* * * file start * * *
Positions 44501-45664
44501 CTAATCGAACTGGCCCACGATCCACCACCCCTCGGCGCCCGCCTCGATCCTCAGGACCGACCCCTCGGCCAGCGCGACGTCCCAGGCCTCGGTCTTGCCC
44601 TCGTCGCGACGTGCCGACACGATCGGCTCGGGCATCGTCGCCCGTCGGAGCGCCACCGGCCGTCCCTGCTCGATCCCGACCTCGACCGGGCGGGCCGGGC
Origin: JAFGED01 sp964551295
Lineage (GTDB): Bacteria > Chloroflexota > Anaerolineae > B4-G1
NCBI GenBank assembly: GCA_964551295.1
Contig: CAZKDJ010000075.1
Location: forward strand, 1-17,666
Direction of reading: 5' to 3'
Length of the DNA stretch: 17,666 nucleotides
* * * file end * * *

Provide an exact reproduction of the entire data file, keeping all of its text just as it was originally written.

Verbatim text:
Positions 44501-45664
44501 CTAATCGAACTGGCCCACGATCCACCACCCCTCGGCGCCCGCCTCGATCCTCAGGACCGACCCCTCGGCCAGCGCGACGTCCCAGGCCTCGGTCTTGCCC
44601 TCGTCGCGACGTGCCGACACGATCGGCTCGGGCATCGTCGCCCGTCGGAGCGCCACCGGCCGTCCCTGCTCGATCCCGACCTCGACCGGGCGGGCCGGGC
Origin: JAFGED01 sp964551295
Lineage (GTDB): Bacteria > Chloroflexota > Anaerolineae > B4-G1
NCBI GenBank assembly: GCA_964551295.1
Contig: CAZKDJ010000075.1
Location: forward strand, 1-17,666
Direction of reading: 5' to 3'
Length of the DNA stretch: 17,666 nucleotides